Last night, we turned our clocks back an hour to end daylight saving time. Does it hurt your sleep? You bet. Your body operates on a natural sleep-wake cycle called your circadian rhythm. Any time this gets disturbed, your sleep can suffer, making you more tired and less alert.
HALEO has developed a virtual Sleep Clinic that Delivers professional treatment for insomnia and poor sleep without setting foot in a clinic and taking time off work.
For a 1-hour time change, it typically takes your body about a day to adjust. But researchers have found that some individual’s bodies may take months to fully adjust.
Here’s three tips on how to minimize the impact of the Daylight-Savings switch on your sleep.
Adjust Your Sleeping Environment:
Your bedroom should be a peaceful place. Body temperature drops at night (which is part of your “circadian rhythms”) which promotes sleep. Keep your bedroom a little cooler than the rest of the house. Make sure your bed and linens are comfortable, the bedroom is soundproof and dark enough to promote the secretion of melatonin. Don’t be afraid to take the time to make some cosmetic changes; if you like space, you will spend a lot of time there!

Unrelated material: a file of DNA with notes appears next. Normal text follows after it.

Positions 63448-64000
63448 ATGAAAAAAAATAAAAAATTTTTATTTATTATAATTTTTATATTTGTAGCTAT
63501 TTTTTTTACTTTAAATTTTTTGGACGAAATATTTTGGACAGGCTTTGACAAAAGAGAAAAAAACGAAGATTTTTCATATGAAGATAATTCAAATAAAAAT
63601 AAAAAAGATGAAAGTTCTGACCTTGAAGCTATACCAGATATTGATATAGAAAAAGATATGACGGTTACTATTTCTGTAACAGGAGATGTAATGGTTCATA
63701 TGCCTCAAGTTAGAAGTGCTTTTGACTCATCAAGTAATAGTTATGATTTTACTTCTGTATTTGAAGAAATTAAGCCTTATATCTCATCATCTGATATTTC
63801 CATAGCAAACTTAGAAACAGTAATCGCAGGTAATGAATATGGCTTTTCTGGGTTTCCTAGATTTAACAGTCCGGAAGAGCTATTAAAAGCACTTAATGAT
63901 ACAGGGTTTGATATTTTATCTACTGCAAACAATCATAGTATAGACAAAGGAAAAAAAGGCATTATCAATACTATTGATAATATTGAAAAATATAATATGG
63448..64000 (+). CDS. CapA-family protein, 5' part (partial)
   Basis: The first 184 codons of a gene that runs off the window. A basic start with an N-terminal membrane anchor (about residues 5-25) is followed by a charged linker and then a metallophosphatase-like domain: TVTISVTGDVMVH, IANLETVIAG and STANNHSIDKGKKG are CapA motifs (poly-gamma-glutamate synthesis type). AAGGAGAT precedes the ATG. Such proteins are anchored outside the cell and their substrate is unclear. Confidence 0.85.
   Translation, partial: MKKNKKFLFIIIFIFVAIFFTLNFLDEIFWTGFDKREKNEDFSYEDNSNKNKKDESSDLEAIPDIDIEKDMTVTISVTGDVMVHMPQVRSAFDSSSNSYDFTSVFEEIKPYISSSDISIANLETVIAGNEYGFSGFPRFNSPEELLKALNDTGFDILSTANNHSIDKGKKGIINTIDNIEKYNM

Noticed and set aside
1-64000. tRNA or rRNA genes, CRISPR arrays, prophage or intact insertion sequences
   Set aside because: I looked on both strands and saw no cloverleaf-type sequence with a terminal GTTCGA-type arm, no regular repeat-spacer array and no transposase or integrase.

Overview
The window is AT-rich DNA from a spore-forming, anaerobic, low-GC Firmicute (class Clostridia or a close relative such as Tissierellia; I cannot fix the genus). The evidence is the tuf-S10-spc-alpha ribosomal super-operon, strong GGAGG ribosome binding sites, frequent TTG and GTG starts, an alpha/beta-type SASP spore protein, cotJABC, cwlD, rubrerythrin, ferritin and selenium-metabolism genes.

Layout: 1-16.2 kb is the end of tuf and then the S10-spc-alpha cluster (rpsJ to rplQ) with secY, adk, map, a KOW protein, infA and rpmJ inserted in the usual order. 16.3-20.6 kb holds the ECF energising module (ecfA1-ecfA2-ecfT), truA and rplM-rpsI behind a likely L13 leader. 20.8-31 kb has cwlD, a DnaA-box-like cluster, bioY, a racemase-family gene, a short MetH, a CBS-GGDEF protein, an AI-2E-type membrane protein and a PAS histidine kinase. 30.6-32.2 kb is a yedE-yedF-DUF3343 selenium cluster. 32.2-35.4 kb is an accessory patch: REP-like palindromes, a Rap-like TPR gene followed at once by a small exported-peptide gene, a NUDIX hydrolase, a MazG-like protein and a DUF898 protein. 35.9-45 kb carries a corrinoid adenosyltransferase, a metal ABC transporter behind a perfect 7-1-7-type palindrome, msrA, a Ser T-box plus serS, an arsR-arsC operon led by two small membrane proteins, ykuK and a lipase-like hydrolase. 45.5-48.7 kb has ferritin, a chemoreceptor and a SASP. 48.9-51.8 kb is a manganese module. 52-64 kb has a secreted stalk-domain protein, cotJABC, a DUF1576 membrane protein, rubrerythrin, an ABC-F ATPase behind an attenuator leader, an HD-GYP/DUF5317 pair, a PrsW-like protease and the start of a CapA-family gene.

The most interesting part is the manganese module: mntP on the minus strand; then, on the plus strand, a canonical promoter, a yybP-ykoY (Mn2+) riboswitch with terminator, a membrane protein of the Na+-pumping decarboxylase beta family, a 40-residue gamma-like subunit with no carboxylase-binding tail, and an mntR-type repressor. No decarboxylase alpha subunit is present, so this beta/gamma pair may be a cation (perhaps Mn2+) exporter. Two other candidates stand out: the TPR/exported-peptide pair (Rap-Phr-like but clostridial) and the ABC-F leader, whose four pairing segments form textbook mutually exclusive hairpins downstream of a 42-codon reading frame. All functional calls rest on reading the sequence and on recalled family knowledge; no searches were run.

Don’t Work In Your Bedroom
A distinction between the space you sleep in and the space you work in is necessary, especially if you have trouble sleeping. Don’t use your bed for work! Instead, find a “peaceful environment”. The past year has brought household changes for many people; if you have no choice and need to work in your bedroom, limit the space and set up your desk away from the bed.
Avoid These Things A Few Hours Before Bed
Avoid screens, caffeine, alcohol, and nicotine before going to bed. Whenever possible take a screen break at least an hour before going to bed.
Some interesting figures:
– Over 50% of Canadians currently have symptoms of insomnia.
– A person with a sleep disorder will have an average of 10 days of absence per year, and their productivity will be impacted on average 45 days per year.